One of Michigan’s worst agricultural disasters continues to make headlines some 40 years after it decimated 500 Michigan dairy and cattle farms, one Michigan city, and blemished an otherwise nearly spotless career of former Gov. William G. Milliken, Michigan’s longest serving governor. And even today, no one is sure what the effect has been on millions of Michiganders who consumed poison-laced milk, beef and poultry after the accidental statewide distribution of the fire retardant polybrominated biphenyl, or PBB, during 1973.
The disaster started in the early 1970s, when a man-made chemical fire retardant, Firemaster BP-6, produced by the Michigan Chemical Company of St. Louis, Mich. was accidentally mis-bagged and distributed by the Michigan Farm Bureau as livestock feed. The product was then unknowingly distributed to farms across the state and Midwest.
Some 1.5 million chickens, 30,000 cattle, 5,900 pigs and 1,470 sheep consumed the feed and became contaminated with PBBs. More than 500 farms had to be quarantined across Michigan. Additionally, 1.5 million chickens were destroyed, along with over 800 tons of animal feed, 18,000 pounds of cheese, 2,500 pounds of butter, 5 million eggs, and 34,000 pounds of dried milk products. Over 9 million Michiganders consumed potentially tainted meat and milk for a year after the mistake was discovered.
The disaster pitted the popular governor against one of the state’s strongest lobbies, the Michigan Farm Bureau, and eventually led to the downfall of the directors of the state’s Department of Agriculture and Department of Health.
University researchers now suggest lingering health effects remain in countless Michiganders, who may still carry high levels of PBB in their bodies. The Detroit Free Press reports the study will appear this month in the environmental sciences journal, Chemosphere.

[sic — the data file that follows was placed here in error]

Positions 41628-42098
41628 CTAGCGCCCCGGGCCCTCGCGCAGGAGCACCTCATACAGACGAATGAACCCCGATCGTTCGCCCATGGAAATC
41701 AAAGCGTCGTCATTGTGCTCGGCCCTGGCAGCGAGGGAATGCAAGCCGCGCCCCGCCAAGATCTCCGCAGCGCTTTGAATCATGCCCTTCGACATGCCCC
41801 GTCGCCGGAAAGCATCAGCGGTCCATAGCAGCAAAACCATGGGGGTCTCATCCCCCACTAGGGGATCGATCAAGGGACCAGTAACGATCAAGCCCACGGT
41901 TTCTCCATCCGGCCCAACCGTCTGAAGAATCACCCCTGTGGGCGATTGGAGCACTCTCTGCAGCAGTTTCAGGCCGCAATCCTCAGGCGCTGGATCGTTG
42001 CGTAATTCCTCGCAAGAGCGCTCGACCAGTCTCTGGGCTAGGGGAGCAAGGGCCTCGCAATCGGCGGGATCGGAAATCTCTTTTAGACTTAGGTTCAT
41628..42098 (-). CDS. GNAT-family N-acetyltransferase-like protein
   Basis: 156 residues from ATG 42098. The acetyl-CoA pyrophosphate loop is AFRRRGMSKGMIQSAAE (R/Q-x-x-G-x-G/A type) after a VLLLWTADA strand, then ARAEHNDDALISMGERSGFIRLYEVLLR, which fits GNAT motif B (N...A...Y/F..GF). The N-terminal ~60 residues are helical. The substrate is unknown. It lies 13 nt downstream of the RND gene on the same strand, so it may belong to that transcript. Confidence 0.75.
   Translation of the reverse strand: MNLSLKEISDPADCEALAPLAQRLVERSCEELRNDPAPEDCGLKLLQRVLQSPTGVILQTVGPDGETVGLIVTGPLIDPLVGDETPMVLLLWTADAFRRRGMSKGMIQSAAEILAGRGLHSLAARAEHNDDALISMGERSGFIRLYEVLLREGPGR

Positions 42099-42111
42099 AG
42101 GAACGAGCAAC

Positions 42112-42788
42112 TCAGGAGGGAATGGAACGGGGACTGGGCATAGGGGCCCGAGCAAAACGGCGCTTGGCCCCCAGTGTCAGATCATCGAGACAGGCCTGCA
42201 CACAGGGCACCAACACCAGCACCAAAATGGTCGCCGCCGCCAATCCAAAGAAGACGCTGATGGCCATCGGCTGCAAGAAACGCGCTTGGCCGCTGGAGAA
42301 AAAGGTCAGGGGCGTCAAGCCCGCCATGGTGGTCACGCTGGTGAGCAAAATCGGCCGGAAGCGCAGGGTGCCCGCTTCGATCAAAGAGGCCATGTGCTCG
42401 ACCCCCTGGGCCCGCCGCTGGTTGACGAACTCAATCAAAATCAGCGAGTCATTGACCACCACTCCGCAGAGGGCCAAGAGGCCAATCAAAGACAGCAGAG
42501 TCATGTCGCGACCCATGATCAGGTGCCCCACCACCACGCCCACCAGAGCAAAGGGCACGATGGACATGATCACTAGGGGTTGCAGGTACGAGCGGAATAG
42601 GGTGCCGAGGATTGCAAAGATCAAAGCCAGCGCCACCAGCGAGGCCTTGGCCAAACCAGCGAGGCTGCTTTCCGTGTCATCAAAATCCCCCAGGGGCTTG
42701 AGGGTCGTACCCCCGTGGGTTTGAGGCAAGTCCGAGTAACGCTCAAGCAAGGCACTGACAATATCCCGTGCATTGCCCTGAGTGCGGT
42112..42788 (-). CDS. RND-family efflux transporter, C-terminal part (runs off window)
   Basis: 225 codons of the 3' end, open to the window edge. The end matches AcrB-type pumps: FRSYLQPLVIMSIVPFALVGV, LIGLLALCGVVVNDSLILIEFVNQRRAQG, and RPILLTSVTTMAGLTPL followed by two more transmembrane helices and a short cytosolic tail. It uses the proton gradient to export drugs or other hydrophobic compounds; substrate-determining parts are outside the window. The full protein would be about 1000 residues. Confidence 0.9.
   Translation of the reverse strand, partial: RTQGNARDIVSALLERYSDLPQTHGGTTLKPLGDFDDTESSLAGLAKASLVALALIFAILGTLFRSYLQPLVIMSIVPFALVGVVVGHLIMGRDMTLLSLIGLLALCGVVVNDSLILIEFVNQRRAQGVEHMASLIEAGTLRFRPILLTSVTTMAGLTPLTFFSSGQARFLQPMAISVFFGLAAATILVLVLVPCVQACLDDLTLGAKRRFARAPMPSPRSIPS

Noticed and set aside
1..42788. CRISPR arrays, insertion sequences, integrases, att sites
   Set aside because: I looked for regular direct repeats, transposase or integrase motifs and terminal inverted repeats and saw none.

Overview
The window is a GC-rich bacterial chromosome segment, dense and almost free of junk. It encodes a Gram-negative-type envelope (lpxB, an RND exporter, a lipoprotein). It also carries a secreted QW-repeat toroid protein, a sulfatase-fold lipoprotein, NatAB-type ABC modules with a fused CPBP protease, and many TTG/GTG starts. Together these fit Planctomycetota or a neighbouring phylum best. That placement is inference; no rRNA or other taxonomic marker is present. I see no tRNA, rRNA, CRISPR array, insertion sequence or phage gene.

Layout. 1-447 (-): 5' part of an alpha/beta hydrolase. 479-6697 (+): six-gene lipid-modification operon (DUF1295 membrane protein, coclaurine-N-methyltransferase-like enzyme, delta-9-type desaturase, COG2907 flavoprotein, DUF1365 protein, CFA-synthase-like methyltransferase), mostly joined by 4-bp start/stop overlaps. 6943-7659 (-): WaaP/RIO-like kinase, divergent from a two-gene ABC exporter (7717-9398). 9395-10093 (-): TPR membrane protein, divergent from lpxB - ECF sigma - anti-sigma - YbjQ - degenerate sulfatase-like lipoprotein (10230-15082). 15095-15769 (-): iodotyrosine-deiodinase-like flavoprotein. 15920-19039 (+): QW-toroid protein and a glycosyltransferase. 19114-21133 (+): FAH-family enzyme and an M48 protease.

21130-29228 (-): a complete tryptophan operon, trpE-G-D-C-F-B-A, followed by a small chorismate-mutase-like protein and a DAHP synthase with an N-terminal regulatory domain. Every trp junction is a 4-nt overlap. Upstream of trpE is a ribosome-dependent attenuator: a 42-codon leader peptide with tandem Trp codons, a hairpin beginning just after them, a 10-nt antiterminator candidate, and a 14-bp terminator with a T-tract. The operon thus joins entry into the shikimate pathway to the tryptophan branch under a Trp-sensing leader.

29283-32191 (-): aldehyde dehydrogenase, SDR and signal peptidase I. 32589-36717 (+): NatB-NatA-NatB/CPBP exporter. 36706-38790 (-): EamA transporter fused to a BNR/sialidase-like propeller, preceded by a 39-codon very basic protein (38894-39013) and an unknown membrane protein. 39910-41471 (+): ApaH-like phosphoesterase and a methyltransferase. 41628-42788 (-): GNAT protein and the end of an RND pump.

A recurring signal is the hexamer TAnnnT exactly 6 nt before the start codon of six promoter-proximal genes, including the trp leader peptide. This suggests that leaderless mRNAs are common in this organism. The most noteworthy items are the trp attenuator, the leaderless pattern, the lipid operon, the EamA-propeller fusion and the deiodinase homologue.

“To see the lab reports are both chilling and confirming,” Mason resident Pat Bayer recently told the Free Press. She is one of those whose PBB levels are about 10 times the national average.
One study suggests PBB may be linked to a newborn’s health (showing lower Apgar scores – the first measure of a baby’s health) and possible disruption of human endocrine systems, as well as liver, kidneys and thyroid gland. Research stills falls short of proving the link. However, these studies are ongoing and adverse reproductive-system effects continue to be found in the grandchildren of those who consumed tainted farm products, according to recent reports.
Cattle quickly withered to mere skeletons, died and were buried in specially lined landfills throughout Michigan; some were shipped to Nevada for burial.
A 40-acre Gratiot County landfill had received 269,000 pounds of wastes containing 60 to 70 percent PBBs between 1971 and 1973. Recently drilled test wells show traces of PBBs in the aquifer in all directions. Since 1998, the EPA and state Department of Environmental Quality have been working on the cleanup of the Pine River in St. Louis, which has required over $100 million in funding, including installation of sheet piling, dewatering and dredging operations. Restoration work continues as a fishing ban also remains in place.